Recent Film Classical Dance Finds

Sunday, November 5, 2017

And...I'm back! :) Some personal matters have kept me away for a long time, but a moment of inspiration and deciding that my posts don't all have to be lengthy mini-dissertations led to a new post finally, yay! I've gathered a collection of some new classical dance finds in Indian films from the past few years as well as the exciting posting of some songs from Sringaram! Enjoy...

Sringaram (2007, Tamil) - It's been ten years since the devadasi period film Sringaram released, and while there is still no DVD or online release of all the songs or the whole film, director Sharada Ramanathan gave us a yet another glimmer of hope on her Facebook page this past March and June when she said that due to continued interest in the film it would be "out in the public domain soon" and "soon be with a main global network for all to see" with directions to "watch this space" to be informed when. Back in 2015 she had announced a summer DVD release after a Doordarshan telecast brought great interest in the film, but nothing materialized. But this time around, I'm apt to believe something will happen given the appearance online in the last few months of songs and dances from the film. For a throwback to my past posts about Sringaram, I reviewed the film back in 2010 (note that I need to replace all my photobucket-hosted photos on my blog, ugh!) and also wrote about its dance sequences.

"Three Seasons" - Posted to Sharada's YouTube account in April, "Three Seasons" features Saroj Khan's unusually on-beat choreography that is characteristic throughout the film, and trained Bharatanatyam dancers Aditi Rao Hydari and Hamsa Moily perform the Bharatanatyam and Odissi sourced and inspired movements beautifully in elegantly simple practice saris. I find it mesmerizing...

The lovely group procession dance sequence made an appearance last fall on Facebook as well here:

New 1950s Footage at Net-Film: Vazhuvoor Ramaiah Pillai, E.V. Saroja, Chitrasena, Vajira, and Padma Subrahmanyam!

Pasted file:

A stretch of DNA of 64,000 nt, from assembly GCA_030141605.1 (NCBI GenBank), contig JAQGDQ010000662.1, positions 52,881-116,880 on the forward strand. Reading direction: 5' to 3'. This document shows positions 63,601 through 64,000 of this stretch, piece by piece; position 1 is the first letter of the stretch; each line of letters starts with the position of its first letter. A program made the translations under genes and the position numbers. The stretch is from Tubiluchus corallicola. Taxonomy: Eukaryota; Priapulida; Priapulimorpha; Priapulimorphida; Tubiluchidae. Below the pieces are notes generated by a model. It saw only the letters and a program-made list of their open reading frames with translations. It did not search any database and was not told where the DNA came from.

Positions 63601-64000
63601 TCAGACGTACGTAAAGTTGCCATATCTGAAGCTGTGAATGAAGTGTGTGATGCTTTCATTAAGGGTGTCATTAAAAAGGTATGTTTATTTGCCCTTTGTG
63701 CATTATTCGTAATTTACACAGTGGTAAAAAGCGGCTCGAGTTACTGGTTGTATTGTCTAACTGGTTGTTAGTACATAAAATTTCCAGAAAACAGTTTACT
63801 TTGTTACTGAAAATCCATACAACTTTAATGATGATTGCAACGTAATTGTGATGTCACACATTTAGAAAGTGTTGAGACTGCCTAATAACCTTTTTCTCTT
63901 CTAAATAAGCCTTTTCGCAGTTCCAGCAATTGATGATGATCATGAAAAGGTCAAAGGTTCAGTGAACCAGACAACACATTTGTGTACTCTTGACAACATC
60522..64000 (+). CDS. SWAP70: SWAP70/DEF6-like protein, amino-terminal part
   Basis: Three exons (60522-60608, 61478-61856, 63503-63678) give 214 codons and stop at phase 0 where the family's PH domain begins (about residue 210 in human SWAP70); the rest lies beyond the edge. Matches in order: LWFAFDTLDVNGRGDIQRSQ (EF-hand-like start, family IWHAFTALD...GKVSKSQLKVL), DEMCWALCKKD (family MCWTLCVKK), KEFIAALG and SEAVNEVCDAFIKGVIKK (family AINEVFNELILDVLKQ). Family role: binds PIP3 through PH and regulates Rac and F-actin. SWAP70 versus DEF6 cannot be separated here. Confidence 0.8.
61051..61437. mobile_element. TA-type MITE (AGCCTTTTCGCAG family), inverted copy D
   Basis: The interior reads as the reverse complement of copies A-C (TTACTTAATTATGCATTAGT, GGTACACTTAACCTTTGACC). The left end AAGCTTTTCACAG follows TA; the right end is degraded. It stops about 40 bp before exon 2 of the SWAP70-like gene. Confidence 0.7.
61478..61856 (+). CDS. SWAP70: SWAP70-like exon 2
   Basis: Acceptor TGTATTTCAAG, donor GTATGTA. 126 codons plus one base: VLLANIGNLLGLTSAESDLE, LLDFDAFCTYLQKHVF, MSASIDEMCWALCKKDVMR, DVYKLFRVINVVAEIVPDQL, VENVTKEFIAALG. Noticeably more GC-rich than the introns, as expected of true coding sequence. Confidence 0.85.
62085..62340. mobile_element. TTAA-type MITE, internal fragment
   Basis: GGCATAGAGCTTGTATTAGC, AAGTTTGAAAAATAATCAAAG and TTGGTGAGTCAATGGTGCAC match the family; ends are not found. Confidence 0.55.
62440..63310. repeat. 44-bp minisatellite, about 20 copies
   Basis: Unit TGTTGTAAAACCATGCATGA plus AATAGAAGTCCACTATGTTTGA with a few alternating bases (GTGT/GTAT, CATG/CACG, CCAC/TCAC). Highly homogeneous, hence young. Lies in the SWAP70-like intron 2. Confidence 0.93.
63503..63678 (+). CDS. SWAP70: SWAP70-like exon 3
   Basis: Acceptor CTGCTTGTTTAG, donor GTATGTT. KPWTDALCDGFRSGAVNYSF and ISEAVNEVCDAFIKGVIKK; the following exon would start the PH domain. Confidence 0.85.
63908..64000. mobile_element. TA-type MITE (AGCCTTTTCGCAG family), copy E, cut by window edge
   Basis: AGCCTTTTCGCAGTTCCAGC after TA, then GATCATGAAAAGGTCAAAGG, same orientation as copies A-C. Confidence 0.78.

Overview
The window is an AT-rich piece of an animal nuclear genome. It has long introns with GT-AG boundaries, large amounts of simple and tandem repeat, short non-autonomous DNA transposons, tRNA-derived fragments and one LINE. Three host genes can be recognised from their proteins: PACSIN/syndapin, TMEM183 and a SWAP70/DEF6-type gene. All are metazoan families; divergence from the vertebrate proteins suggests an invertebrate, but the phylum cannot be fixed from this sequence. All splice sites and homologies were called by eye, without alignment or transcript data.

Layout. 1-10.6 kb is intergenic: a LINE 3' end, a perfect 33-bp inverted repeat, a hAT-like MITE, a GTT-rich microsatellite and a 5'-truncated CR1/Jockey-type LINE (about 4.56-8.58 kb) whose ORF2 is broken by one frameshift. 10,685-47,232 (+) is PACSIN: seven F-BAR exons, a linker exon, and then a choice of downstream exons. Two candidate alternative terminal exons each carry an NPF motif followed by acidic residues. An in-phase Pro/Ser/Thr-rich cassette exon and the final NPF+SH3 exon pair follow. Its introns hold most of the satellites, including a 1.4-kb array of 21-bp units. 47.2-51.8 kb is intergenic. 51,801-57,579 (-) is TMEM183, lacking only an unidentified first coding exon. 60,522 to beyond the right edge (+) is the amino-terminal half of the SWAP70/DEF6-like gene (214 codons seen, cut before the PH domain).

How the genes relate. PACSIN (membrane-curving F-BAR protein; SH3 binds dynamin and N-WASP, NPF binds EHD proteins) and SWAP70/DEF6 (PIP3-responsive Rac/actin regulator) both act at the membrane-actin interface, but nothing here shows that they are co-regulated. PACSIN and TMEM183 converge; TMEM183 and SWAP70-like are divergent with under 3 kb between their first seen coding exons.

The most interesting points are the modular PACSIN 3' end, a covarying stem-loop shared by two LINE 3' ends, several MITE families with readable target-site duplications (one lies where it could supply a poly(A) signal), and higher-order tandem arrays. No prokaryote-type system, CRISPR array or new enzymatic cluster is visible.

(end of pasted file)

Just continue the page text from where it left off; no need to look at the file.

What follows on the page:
Sunday, July 17, 2016
Today I thought, "I wonder if Net-Film has digitized any new videos featuring South Asian dance since I last visited," and they most certainly HAVE—including nattuvangam/training footage of Vazhuvoor Ramaiah Pillai, Bharatanatyam by E.V. Saroja, and Kandyan creative dance by Chitrasena and Vajira!

I had discovered the online Russian digital film/newsreel archive Net-Film back in 2013 when I posted about discovering rare video of the dancers Tara Chaudhri, Guru Gopinath, and Indrani Rahman at the site. Net-Film seems to have since expanded its collection beyond just Russia's Central Studio of Documentary Films, the "oldest and largest film studio in the former Soviet Union," to also include many other studios equaling storage of "about 50,000 films" that are being regularly digitized. Since Net-Film is aimed at providing paid licensing for its content, all the video clips are small, full-length "previews" which have the running timestamp prominently and annoyingly displayed at the bottom to aid requests for exact footage segments. Net-Film also seems to have updated the backend technology and usability of the site and it is no longer glitchy.

The Morning in India (1956, Russian)

This documentary film "about the history of India, struggle for independence, and present of the country" has the rare finds in reels 6 and 7 which focus on Tamil Nadu and West Bengal.

Swapna Sundari Dancing in Kissaa Kursee Kaa (Hindi, 1977)

Sunday, June 19, 2016
Today I was alerted to Anuj Kumar's days-old The Hindu article about the 1977 Hindi film Kissaa Kursee Kaa which reveals that the director used classical dance forms "performed by Swapna Sundari to anchor the narrative." Swapna Sundari! I always enjoy finding examples of famous dancers performing in cinema, and learning that the well known Kuchipudi and Vilasini Natyam dancer Swapna Sundari danced in a film was certainly surprising!